Category Archives: Outlets

Fugitive banknote forger ran errands for his elderly neighbours

When the Madrid district of San Blas-Canillejas went into lockdown in 2020, a man who called himself El Lolo, (short for Manuel), offered to shop and do other errands for old ladies confined to their homes.

His neighbourliness made him popular but when his face appeared last week in a list of Spain’s most wanted fugitives, it was a neighbour who gave the police his address. The tip-off led to the arrest of Manuel Bellido Moreno, 46, who was wanted for distributing fake banknotes and had been on the run for more than seven years.

Bellido was arrested in 2014 in the Galician town of Cambados. He was accused, with his wife, of handing out fake currency made by Rafael Velasco, a prolific forger known as “the pharaoh of counterfeit bills”. Velasco faked $3.5 million dollars in $50 and $100 notes, as well as uncut sheets worth another $20 million.

When Bellido was released on remand, however, he vanished. “He was the mastermind, the one who got away,” a police investigator told El País. The investigator said Bellido learnt the dark arts of counterfeiting from Velasco.

A court found Bellido guilty in his absence and sentenced him to nine years. A police investigator suspects him of having produced tens of thousands of fake €50 banknotes.

In San Blas-Canillejas, meanwhile, a new upholsterer moved into a flat on Calle Tapiceria, named after the Spanish for upholstery. Bellido “fixed up furniture, upholstered chairs, put things together and earned some money that way,” according to a former neighbour.

During the pandemic Bellido, who had separated from his wife but lived with his two daughters, offered to run local errands or cook meals for those who could not leave their homes. Regulars at a bar near by told reporters that they saw him as a longstanding member of their community.

Bellido’s popularity was such that neighbours began throwing things at the police when they came to arrest him. Officers had to shelter in an entrance while they waited for back-up, according to local reports. Soon afterwards the man who called himself El Lolo began his jail sentence.

First published by The Times: [html] [pdf].

Translated story: The suicide rate among people in pretrial detention is double that of convicted prisoners

“There is much sorrow in prison, disguised as hostility. The sorrow is plainly visible even in the most angry faces.” This message was posted on John McAfee’s personal Twitter account last June. Thirteen days later, the creator of the McAfee antivirus software died in his cell in the Barcelona prison Brians 2, where he had spent eight months in pretrial detention, pending rulings on extradition to the United States on charges of tax evasion and non-payment. McAfee left a note: “Instead of fully living it. I want to control my future, which doesn’t exist.” The autopsy declared his cause of death to be suicide.

In 2020, according to the Council of Europe’s SPACE study (see methodology), 480 people committed suicide in EU member state prisons, of which 172 were in pretrial detentionThese people were either awaiting trial or pending the outcome of their appeal; they had not been convicted of any crime. Entering prison, especially before trial, correlates with a higher risk of suicide: in 2020, there were 17.5 suicides per 10,000 people in pretrial detention, double the 8.54 suicides per 10,000 people in the rest of the prison population.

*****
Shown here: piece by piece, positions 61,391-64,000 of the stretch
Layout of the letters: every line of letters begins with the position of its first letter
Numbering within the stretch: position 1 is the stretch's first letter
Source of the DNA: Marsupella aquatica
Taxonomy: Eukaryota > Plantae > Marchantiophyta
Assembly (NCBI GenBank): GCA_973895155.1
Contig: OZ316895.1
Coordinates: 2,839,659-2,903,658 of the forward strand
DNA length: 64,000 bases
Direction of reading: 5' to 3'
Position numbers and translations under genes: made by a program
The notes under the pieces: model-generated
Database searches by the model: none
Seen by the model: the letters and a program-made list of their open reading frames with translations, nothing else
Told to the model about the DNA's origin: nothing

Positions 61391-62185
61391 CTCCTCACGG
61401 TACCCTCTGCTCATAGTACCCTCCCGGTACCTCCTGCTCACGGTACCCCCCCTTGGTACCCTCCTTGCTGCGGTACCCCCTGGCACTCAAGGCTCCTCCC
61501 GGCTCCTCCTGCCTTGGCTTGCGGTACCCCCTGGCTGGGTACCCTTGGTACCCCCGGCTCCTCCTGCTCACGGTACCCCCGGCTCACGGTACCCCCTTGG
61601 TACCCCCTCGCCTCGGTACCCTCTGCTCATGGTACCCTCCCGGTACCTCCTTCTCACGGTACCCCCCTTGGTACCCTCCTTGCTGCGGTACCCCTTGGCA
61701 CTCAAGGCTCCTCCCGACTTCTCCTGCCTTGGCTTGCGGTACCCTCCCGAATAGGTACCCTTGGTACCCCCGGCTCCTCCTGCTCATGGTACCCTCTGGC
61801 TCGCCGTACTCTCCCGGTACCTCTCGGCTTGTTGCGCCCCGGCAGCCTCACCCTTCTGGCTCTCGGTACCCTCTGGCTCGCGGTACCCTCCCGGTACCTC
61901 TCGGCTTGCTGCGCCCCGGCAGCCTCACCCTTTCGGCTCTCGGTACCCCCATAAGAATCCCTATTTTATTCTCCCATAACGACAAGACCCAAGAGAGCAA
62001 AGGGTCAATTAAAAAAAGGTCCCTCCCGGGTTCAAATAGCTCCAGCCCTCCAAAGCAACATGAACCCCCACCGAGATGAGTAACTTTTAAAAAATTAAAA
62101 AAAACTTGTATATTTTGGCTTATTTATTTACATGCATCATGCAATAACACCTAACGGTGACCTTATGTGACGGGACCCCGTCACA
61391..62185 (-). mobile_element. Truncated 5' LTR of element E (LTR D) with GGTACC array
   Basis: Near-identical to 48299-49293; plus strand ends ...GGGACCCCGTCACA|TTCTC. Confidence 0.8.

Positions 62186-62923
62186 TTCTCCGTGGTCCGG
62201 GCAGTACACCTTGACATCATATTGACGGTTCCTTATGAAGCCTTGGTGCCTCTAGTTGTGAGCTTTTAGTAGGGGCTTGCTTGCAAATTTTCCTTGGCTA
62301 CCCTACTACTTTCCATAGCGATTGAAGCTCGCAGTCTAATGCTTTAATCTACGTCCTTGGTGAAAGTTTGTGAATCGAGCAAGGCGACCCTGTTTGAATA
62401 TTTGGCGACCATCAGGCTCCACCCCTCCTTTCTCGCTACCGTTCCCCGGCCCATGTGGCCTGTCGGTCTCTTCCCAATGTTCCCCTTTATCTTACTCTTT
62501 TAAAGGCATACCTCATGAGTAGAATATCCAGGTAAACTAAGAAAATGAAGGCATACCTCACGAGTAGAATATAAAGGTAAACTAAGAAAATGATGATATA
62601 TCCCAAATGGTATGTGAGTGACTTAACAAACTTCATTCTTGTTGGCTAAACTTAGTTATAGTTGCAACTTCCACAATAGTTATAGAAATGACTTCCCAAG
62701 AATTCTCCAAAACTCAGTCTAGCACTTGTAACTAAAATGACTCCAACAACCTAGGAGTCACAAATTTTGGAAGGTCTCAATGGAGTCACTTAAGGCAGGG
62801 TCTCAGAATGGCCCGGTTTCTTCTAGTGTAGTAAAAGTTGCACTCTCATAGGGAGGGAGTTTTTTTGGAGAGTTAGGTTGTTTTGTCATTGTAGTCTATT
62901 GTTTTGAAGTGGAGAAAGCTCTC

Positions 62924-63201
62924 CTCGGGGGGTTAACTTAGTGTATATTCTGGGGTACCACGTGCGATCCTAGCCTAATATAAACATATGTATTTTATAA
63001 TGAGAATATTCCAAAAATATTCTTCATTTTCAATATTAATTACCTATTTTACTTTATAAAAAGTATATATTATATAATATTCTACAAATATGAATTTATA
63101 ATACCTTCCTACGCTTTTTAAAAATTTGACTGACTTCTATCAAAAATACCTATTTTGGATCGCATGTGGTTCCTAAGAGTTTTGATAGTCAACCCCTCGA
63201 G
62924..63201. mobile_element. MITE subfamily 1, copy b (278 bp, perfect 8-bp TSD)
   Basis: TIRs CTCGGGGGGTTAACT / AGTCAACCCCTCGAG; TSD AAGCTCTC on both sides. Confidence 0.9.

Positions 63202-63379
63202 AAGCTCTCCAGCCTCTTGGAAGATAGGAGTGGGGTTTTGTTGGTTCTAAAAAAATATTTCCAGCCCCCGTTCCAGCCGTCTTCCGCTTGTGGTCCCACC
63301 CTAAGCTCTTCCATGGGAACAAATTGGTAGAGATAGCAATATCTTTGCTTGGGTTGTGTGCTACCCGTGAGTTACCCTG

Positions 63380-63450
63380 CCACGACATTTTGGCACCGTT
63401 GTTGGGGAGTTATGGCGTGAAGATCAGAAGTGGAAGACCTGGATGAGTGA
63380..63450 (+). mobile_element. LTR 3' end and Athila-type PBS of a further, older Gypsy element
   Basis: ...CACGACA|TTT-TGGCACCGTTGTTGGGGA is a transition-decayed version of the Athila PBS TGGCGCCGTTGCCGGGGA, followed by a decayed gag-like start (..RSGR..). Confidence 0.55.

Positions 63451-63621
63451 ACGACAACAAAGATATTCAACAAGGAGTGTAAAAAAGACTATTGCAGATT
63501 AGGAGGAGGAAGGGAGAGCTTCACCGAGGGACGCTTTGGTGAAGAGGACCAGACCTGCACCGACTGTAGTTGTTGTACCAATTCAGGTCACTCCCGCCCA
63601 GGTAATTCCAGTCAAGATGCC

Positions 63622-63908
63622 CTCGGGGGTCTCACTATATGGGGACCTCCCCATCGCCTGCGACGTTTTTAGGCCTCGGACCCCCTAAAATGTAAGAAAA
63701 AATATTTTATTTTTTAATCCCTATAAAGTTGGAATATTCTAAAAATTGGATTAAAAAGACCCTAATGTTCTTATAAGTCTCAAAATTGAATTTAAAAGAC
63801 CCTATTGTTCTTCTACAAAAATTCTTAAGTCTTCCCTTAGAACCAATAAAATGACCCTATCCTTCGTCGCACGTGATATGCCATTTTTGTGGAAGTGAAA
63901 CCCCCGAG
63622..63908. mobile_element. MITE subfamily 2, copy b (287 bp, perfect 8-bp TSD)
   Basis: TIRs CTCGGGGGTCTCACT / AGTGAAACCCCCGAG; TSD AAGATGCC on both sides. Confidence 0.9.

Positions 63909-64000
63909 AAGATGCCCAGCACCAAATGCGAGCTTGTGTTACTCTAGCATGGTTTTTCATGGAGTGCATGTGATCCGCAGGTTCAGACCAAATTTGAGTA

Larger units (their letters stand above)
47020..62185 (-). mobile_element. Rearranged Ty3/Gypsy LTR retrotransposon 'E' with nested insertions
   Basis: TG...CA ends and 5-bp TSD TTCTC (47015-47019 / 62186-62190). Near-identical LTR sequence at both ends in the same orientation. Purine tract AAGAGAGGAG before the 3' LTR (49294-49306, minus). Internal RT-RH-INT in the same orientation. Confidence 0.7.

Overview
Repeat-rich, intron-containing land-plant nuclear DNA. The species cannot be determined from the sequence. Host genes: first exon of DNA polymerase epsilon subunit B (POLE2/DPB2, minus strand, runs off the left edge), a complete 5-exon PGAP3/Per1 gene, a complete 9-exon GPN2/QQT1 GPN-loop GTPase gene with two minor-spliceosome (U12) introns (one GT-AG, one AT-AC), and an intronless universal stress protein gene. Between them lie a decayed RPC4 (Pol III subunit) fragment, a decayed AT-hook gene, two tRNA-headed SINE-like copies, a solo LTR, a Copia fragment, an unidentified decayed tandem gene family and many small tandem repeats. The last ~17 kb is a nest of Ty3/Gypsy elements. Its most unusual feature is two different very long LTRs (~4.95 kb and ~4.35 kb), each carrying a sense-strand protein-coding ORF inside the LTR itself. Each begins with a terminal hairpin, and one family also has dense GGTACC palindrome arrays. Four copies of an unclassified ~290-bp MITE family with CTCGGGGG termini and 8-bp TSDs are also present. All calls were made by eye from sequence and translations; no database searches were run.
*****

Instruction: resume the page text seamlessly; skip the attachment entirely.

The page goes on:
Continue reading Translated story: The suicide rate among people in pretrial detention is double that of convicted prisoners

Translated story: One in five people in EU prisons are in pretrial detention

EVA BELMONTE CARMEN TORRECILLAS MARÍA ÁLVAREZ DEL VAYO DAVID CABO MIGUEL ÁNGEL GAVILANES
El Confidencial, Spain: MARÍA ZUIL DW, Germany: KIRA SCHACHT Eurologus, Hungary: LÁSZLÓ ARATÓ Divergente, Portugal: BEATRIZ WALVIESSE VoxEurop, Belgium: ADRIÁN BURTIN 
English editing: LUCAS LAURSEN

May 10, 2022

Almost 100,000 people across the European Union (EU) have one thing in common: their justice systems have locked them up but no court has issued them a final sentence. “If you don’t have the death penalty, pretrial detention is the most severe punishment that a state can use against a person in a democracy,” says German lawyer Thomas Röth. Despite the profound economic, social and personal consequences of going to prison, European courts often use this provisional measure against people whom they must still consider innocent.

More than one in five people in European prisons were, at the beginning of 2021, in pretrial detention, meaning they are waiting for their trial or the result of an appeal. Some 22 of every 100,000 inhabitants in the European Union (EU) were deprived of their liberty before final conviction.

Continue reading Translated story: One in five people in EU prisons are in pretrial detention

Europe Expands Virtual Borders To Thwart Migrants

IT WAS AFTER MIDNIGHT in the Maltese search-and-rescue zone of the Mediterranean when a rubber boat originating from Libya carrying dozens of migrants encountered a hulking cargo ship from Madeira and a European military aircraft. The ship’s captain stopped the engines, and the aircraft flashed its lights at the rubber boat. But neither the ship nor the aircraft came to the rescue. Instead, Maltese authorities told the ship’s captain to wait for vessels from Malta to pick up the migrants. By the time those boats arrived, three migrants had drowned trying to swim to the idle ship.

Read the rest of this feature at IEEE Spectrum: [html] [pdf].